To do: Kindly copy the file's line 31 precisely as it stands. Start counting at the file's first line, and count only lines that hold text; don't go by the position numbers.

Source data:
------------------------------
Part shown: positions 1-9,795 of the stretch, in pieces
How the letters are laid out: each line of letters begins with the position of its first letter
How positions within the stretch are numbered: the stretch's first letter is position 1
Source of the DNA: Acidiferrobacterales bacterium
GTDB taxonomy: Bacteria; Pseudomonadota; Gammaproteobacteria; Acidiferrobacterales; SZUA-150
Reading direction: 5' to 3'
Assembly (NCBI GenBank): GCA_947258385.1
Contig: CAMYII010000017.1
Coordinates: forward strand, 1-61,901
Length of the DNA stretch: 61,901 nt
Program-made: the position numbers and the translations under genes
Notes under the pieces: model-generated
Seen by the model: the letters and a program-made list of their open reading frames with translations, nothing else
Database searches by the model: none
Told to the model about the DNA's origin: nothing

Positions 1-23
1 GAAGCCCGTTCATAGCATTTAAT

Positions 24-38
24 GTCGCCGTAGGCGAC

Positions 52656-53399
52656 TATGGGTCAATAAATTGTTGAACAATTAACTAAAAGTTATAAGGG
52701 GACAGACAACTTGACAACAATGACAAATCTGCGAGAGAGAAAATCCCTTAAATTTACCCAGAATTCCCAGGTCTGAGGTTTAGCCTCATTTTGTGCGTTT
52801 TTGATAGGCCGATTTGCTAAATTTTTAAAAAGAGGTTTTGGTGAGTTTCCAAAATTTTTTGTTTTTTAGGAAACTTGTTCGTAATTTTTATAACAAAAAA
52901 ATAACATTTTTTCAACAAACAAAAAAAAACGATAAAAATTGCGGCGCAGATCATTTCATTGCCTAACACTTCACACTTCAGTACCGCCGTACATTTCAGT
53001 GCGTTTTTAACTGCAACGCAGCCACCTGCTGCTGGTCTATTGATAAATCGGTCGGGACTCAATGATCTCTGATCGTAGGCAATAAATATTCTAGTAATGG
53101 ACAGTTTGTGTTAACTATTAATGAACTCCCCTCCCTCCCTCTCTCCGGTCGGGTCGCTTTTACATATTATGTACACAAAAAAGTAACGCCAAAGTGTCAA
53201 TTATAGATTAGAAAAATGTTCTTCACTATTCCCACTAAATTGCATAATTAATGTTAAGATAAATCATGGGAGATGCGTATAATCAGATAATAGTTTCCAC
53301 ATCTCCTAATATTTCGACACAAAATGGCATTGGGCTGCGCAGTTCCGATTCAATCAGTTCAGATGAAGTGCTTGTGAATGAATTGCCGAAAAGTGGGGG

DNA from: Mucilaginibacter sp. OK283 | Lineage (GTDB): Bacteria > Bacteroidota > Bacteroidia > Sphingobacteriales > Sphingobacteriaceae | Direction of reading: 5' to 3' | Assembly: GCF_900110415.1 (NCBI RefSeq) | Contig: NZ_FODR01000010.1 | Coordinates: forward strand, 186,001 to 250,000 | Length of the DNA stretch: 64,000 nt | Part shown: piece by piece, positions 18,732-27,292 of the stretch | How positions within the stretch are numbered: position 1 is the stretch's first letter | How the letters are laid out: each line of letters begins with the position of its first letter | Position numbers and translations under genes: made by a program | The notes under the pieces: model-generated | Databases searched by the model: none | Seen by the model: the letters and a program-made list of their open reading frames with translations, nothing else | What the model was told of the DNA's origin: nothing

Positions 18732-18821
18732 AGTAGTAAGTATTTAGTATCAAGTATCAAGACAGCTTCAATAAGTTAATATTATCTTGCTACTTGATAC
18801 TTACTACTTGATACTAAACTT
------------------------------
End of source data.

18732 AGTAGTAAGTATTTAGTATCAAGTATCAAGACAGCTTCAATAAGTTAATATTATCTTGCTACTTGATAC